DRN 5-HT neurons are subjected to direct excitatory and inhibitory synaptic modulation arising from different cortical and sub-cortical brain regions (Soiza-Reilly and Commons, 2011a; Pollak Dorocic et al., 2014; Weissbourd et al., 2014). Additionally, feedforward inhibition of 5-HT neuron activity is also present in the DRN through local GABAergic neurons (Geddes et al., 2016). Finally, DRN 5-HT neurons are also finely modulated by 5-HT1A receptor-mediated feedback inhibitory loops, including direct autoinhibition through locally released 5-HT, as well as long feedback loops engaging forebrain 5-HT (Sharp et al., 2007; Soiza-Reilly et al., 2015). Evidence indicates that developmental maturation of forebrain-driven 5-HT1A receptor feedback loops occurs during the first postnatal weeks, with a strong impact on adult emotional control (Béïque et al., 2004; Garcia-Garcia et al., 2017).
In the present study, we determined the postnatal trajectories of glutamate excitatory and GABA inhibitory synaptic inputs to DRN 5-HT neurons, studying whether the development of these afferents may be accompanied by changes in 5-HT1A receptor-mediated inhibition over 5-HT neurons. To achieve this, we combined high-resolution quantitative analyses (array tomography) with ex vivo electrophysiology and Fos immunohistochemistry in Swiss mice. We found that both cortical glutamate and subcortical GABA synaptic inputs to DRN 5-HT neurons undergo a profound refinement process after the third postnatal week, whereas subcortical glutamate synapses do not. Evaluation of 5-HT1A receptor-mediated inhibition over 5-HT neurons indicated that this influence is similarly active during the third and fourth postnatal weeks. This study uncovers a precise developmental pattern of synaptic refinement of DRN excitatory and inhibitory inputs, when 5-HT-related inhibitory mechanisms are in place.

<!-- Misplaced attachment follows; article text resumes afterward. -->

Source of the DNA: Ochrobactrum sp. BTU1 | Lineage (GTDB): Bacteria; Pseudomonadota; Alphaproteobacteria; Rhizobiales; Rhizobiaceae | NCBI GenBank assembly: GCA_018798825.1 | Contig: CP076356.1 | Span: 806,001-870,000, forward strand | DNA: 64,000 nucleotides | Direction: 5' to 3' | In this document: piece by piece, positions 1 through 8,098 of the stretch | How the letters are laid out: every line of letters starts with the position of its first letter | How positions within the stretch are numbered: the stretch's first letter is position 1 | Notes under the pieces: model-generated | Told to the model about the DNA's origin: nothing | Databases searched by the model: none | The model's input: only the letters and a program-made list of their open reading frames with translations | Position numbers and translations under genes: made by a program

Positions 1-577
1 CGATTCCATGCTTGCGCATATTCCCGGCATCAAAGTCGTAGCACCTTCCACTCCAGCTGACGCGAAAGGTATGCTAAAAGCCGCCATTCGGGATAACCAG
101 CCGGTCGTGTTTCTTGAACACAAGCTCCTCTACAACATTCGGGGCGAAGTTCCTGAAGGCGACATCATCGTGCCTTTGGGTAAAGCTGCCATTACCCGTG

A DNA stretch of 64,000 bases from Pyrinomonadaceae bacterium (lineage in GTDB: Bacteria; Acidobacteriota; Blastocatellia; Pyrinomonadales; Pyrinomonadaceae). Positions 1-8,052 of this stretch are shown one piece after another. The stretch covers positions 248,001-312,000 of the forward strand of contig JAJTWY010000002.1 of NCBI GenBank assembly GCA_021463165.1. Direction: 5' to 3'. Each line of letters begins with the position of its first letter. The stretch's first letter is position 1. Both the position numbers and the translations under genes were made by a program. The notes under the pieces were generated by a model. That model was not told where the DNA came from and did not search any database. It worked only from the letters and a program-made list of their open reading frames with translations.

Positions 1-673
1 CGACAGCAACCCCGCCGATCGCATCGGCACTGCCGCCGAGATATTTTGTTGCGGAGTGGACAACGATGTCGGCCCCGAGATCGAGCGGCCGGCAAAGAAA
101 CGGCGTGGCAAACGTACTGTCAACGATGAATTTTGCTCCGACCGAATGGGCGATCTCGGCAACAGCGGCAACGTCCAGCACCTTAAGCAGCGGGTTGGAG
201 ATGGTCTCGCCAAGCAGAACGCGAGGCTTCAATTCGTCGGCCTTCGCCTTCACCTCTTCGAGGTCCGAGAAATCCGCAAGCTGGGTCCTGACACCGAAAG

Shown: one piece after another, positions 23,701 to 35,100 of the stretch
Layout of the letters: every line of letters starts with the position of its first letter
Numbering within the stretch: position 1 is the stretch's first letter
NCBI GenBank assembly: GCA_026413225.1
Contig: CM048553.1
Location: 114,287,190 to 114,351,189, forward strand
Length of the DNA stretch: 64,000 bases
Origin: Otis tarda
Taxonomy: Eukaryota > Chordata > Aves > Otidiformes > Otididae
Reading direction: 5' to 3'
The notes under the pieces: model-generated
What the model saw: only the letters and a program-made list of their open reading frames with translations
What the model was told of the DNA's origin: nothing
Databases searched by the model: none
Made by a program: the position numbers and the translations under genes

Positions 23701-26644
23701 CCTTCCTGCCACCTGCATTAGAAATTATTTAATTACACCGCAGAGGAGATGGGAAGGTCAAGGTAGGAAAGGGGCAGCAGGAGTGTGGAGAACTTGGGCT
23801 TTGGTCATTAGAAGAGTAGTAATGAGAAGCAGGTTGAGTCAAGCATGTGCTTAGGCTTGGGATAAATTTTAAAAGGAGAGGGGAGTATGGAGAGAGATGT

RESULTS AND DISCUSSION
Global postnatal refinement of glutamate and GABA synapses in the DRN
To determine the postnatal ontogenetic profile of glutamate excitatory and GABA inhibitory synaptic inputs influencing the early activity of the DRN, we performed a quantitative analysis of synaptic afferents using the high-resolution microscopy technique array tomography (Micheva and Smith, 2007; Soiza-Reilly and Commons, 2011b). This method enables 3D quantitative analysis of multiple neurochemically identified populations of synapses within the same tissue volume. Glutamate axon terminals were labeled for vesicular glutamate transporter types 1 and 2 (VGLUT1 and VGLUT2, respectively) (Fig. 1A-C). VGLUT1 is predominantly expressed in cortical axons, whereas VGLUT2 is almost exclusively present in axon projections arising from subcortical structures (Soiza-Reilly and Commons, 2011a). GABAergic synaptic boutons were labeled for the enzyme glutamate decarboxylase 65 (GAD2) (Fig. 1A,D). Synaptic boutons were defined by co-labeling for synapsin 1, a general marker for synaptic vesicles (Soiza-Reilly et al., 2013) (Fig. 1A-D).